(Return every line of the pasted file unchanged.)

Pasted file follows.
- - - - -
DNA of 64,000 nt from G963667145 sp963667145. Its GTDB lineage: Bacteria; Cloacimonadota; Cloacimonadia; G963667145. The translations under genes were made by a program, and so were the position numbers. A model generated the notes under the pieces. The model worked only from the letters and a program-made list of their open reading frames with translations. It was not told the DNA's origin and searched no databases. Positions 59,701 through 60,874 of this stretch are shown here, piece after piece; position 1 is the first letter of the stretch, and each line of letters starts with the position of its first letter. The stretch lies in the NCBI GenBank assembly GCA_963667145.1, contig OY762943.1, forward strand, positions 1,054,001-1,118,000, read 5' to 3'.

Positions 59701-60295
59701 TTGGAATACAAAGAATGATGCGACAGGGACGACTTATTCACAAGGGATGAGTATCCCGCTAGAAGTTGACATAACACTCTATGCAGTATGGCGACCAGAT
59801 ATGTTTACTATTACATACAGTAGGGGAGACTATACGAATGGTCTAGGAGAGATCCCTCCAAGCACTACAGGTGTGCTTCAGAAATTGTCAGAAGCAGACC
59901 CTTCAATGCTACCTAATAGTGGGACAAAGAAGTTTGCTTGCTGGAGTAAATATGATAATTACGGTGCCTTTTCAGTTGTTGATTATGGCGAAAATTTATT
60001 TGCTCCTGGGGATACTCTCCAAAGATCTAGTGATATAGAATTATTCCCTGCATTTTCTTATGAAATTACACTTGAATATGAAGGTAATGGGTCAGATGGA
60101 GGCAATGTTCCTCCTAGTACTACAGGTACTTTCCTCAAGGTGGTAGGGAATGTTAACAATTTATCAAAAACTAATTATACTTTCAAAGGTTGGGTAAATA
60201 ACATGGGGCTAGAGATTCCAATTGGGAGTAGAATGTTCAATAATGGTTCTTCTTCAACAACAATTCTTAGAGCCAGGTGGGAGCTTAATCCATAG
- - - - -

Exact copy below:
DNA of 64,000 nt from G963667145 sp963667145. Its GTDB lineage: Bacteria; Cloacimonadota; Cloacimonadia; G963667145. The translations under genes were made by a program, and so were the position numbers. A model generated the notes under the pieces. The model worked only from the letters and a program-made list of their open reading frames with translations. It was not told the DNA's origin and searched no databases. Positions 59,701 through 60,874 of this stretch are shown here, piece after piece; position 1 is the first letter of the stretch, and each line of letters starts with the position of its first letter. The stretch lies in the NCBI GenBank assembly GCA_963667145.1, contig OY762943.1, forward strand, positions 1,054,001-1,118,000, read 5' to 3'.

Positions 59701-60295
59701 TTGGAATACAAAGAATGATGCGACAGGGACGACTTATTCACAAGGGATGAGTATCCCGCTAGAAGTTGACATAACACTCTATGCAGTATGGCGACCAGAT
59801 ATGTTTACTATTACATACAGTAGGGGAGACTATACGAATGGTCTAGGAGAGATCCCTCCAAGCACTACAGGTGTGCTTCAGAAATTGTCAGAAGCAGACC
59901 CTTCAATGCTACCTAATAGTGGGACAAAGAAGTTTGCTTGCTGGAGTAAATATGATAATTACGGTGCCTTTTCAGTTGTTGATTATGGCGAAAATTTATT
60001 TGCTCCTGGGGATACTCTCCAAAGATCTAGTGATATAGAATTATTCCCTGCATTTTCTTATGAAATTACACTTGAATATGAAGGTAATGGGTCAGATGGA
60101 GGCAATGTTCCTCCTAGTACTACAGGTACTTTCCTCAAGGTGGTAGGGAATGTTAACAATTTATCAAAAACTAATTATACTTTCAAAGGTTGGGTAAATA
60201 ACATGGGGCTAGAGATTCCAATTGGGAGTAGAATGTTCAATAATGGTTCTTCTTCAACAACAATTCTTAGAGCCAGGTGGGAGCTTAATCCATAG